It is bad enough that ticks can cause Lyme disease in us and our pets. Some people, bitten by ticks, develop an allergy to red meat, even without coming down with Lyme disease. The allergic reactions usually occur three to six hours after consumption of beef, pork, or lamb. These reactions can be vomiting and abdominal cramps, hives, or severe breathing difficulties and can be triggered by a bite that happened weeks or months before eating red meat.
An allergy specialist at the University of Virginia discovered the allergy link to the Lone Star tick (so named not for Texas, but for the white spot on the female’s back) in 2007. The discovery was made in the course of research on cancer patients who were allergic to a certain drug. All had pre-existing antibodies to a common sugar, alpha-gal, found in the drug and in mammalian beef. However, only cancer patients from the southeastern tick belt states had the allergic reaction. Further research revealed antibodies for alpha-gal in non-cancerous, but tick-bitten subjects.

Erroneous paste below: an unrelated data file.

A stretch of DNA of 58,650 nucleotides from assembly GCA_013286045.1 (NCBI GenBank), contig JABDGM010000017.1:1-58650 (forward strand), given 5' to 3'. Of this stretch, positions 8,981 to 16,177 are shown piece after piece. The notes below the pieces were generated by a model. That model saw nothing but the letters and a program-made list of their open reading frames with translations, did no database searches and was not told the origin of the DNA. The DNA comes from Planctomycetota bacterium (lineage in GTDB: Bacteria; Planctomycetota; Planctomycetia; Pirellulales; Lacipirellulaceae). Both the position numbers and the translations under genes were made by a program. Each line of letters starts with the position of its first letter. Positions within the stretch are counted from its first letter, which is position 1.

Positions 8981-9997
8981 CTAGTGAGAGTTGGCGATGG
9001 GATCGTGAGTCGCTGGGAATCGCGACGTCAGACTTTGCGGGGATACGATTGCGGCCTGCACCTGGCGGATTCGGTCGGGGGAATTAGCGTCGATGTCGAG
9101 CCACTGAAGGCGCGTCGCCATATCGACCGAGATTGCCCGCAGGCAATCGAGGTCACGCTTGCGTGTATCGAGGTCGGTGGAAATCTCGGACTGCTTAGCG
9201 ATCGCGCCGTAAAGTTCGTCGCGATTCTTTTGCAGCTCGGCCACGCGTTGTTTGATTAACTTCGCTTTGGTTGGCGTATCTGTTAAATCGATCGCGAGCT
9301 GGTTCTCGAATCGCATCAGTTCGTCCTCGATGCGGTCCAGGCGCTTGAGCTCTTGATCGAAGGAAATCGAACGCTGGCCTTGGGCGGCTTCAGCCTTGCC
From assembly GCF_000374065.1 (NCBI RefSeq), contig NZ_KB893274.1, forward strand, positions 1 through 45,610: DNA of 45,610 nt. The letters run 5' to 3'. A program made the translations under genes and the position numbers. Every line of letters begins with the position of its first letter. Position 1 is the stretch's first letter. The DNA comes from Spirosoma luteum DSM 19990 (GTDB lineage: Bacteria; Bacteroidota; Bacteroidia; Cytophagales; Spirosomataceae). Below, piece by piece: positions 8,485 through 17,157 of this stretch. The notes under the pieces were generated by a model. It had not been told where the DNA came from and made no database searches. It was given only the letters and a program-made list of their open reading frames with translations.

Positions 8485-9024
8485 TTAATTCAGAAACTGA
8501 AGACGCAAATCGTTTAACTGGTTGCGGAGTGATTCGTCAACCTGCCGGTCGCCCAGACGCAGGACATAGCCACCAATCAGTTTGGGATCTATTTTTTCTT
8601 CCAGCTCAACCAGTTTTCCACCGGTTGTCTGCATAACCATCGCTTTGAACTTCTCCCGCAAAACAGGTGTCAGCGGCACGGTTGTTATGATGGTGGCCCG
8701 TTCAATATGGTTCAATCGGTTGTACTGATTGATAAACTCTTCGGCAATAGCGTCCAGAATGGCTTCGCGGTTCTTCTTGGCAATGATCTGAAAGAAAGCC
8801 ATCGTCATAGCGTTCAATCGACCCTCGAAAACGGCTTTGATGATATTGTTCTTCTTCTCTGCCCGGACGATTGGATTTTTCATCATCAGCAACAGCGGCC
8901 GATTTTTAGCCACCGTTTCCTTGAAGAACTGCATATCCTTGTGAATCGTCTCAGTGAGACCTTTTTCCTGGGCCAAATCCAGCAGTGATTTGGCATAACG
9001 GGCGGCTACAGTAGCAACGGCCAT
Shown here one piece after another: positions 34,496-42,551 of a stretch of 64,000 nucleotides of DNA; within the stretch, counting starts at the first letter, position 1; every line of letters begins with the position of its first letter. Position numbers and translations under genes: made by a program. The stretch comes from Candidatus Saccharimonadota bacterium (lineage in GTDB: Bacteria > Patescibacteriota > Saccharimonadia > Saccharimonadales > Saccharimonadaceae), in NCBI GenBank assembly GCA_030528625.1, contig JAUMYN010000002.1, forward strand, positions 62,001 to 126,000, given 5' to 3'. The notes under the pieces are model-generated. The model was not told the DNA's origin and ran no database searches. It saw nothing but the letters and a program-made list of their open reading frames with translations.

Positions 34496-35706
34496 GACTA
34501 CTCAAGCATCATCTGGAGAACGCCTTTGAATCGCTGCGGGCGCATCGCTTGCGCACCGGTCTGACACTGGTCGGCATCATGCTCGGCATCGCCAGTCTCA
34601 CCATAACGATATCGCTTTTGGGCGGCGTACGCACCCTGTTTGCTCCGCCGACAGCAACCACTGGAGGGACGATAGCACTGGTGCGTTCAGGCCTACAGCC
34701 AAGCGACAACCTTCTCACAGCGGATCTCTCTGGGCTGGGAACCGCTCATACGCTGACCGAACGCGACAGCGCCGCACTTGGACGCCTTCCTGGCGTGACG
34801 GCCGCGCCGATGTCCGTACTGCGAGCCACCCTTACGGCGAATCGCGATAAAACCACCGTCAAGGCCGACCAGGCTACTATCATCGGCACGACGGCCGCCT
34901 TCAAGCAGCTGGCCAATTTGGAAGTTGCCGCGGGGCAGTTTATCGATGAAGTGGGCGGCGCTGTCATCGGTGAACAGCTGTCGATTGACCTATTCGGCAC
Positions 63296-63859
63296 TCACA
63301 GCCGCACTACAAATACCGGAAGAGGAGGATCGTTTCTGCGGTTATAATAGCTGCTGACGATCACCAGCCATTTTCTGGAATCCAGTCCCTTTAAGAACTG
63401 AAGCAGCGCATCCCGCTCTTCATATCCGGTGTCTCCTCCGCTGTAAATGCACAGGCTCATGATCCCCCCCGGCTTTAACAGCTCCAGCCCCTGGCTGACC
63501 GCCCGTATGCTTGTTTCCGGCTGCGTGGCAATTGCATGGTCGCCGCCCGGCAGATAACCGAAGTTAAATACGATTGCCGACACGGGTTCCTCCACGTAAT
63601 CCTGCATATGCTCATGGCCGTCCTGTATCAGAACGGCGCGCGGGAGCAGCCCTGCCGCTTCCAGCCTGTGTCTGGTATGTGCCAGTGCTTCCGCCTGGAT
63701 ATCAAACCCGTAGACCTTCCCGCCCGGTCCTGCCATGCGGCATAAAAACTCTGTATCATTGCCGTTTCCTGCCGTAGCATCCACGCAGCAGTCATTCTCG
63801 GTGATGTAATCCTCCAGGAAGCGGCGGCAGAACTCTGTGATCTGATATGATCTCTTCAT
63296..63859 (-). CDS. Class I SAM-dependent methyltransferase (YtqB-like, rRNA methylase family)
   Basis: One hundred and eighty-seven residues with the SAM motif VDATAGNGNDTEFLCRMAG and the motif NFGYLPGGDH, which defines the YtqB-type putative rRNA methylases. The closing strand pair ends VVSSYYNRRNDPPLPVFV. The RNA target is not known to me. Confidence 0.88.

There is no conclusive proof that tick bites trigger the antibodies or whether something in the Lone Star tick’s saliva causes the reaction. Still, the evidence of delayed allergic reaction to meat has been gathered from 1,000 people by the UVA researchers, and cases continue to be reported. So far, there is no evidence that dogs experience the same allergic reaction. (Wall Street Journal, June 11, 2013)